Using longitudinal imaging of solid IP tumor lesions, we observed pseudo-progression in the majority of animals following targeted prime/boost therapy ± anti-PD-1. In contrast, while pseudo-progression has been observed in patients responding to checkpoint inhibitors, the incidence is typically low [26, 44, 45]. Given the inflammatory TME generated through prime/boost therapy in this model and the high frequency of pseudo-progression observed, it is probable that increased inflammation within the TME improves the likelihood of observing a pseudo-progression event. Importantly, our data indicate that the same therapeutic regimen can produce additional response patterns that led to durable tumor control in the context of robust anti-tumor immunity. Conversely, rapid tumor progression following immunotherapy (hyper-progression, also seen in our study) has been observed in a small subset of patients [46, 47], suggesting that the relationship between dynamic changes in tumor size and ultimate therapeutic response is complex. Kinetic analysis of the TME using transcriptomics/proteomics over the course of MIS416 Vax + MRB-OVA + anti-PD-1 is currently underway by our group and may provide additional insights as to how the anti-tumor immune response/immune landscape in treated tumors varies over time and across the diverse patterns of response observed following therapy.

    Checkpoint inhibitors, including anti-PD-1, have shown remarkable clinical activity in subsets of patients across tumor indications and ongoing efforts to identify characteristics of a patient’s tumor and/or immune status that are likely to predict response to checkpoint blockade continue to be aggressively pursued [48]. However, checkpoint monotherapies have shown limited efficacy in ovarian cancer patients [11, 49] and combination therapies incorporating available checkpoint inhibitors are being evaluated clinically [50]. Combining OV with checkpoint blockade has shown promise in both pre-clinical cancer models [51, 52] and early clinical trials [20, 53, 54]. However, these studies did not utilize antigen armed OV (oncolytic vaccines), which we observed to dramatically improve PD-1 blockade. As multiple strategies of arming OV are currently being explored pre-clinically and/or in clinical trials, including delivery of cytokines, chemokines, or immunostimulatory ligands [55], expression of checkpoint blocking agents directly from the OV [56, 57], or delivery of tumor antigens as an oncolytic vaccine as explored in this study, the optimal strategies and context for delivering armed OV in combination with checkpoint blockade to cancer patients remains to be identified. Importantly, we did note toxicity in a subset of MIS416 Vax + MRB-OVA treated animals that received anti-PD-1 therapy (5 out of more than 50 mice), which was not observed following MRB-CONT boosting. These data suggest that toxicities associated with checkpoint inhibitors may be exacerbated in the context of heightened T cell responses, especially when localized to the peritoneum, even when T cells are targeting tumor restricted antigens and will thus require careful consideration when such strategies are employed clinically.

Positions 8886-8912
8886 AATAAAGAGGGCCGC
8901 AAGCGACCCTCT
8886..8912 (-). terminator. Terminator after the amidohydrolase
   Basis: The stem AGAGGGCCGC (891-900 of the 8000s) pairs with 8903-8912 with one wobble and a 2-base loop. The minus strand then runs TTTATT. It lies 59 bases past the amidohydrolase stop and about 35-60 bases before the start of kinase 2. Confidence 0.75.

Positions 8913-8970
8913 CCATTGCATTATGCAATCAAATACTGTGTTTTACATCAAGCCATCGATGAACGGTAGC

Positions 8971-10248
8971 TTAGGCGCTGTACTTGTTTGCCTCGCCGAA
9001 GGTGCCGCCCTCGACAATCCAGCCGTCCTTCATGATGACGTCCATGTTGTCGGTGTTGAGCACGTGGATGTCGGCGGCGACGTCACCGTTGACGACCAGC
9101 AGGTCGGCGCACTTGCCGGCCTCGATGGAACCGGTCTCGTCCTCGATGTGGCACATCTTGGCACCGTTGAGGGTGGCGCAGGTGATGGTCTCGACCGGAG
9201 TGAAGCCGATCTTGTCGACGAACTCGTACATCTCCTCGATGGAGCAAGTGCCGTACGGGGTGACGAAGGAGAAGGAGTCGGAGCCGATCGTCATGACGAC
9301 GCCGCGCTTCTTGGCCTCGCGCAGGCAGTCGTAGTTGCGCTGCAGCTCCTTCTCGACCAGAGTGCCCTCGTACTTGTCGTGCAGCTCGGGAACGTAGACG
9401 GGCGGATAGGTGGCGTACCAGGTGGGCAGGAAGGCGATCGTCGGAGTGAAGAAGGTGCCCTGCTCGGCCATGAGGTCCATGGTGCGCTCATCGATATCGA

In the current study, outgrowth of tumor ALV was a mechanism of immune escape following prime/boost therapy. While ALV were not observed following OVA-targeted prime/boost therapy in the more advanced disease setting, addition of anti-PD-1 resulted in ALV in a subset of treated tumors. As all IE9-mp1 cells were killed following 72 hour co-culture with OVA-specific OT-1 T cells (data not shown), it does not appear that the starting cell population harbors readily detectable OVA-negative variants, but that these variants emerge through immunological pressure. While the ability to elicit T cell responses that can effectively eliminate all antigen expressing tumor targets is encouraging, this observation has key implications in the context of single antigen targeting, given the likelihood of heterogeneous tumor antigen expression and evidence for both single and multi-antigen loss in recent clinical trials [5861]. It is noteworthy that IE9-mp1 is a polyclonal pool of OVA-expressing cells, thus possessing some attributes of tumor heterogeneity. Additional studies using a cloned cell population (where ALV would presumably not arise) in the context of prime/boost vaccination could help to elucidate whether tumors are completely cleared in the absence of ALV outgrowth or whether additional (potentially novel) mechanisms of therapeutic resistance emerge.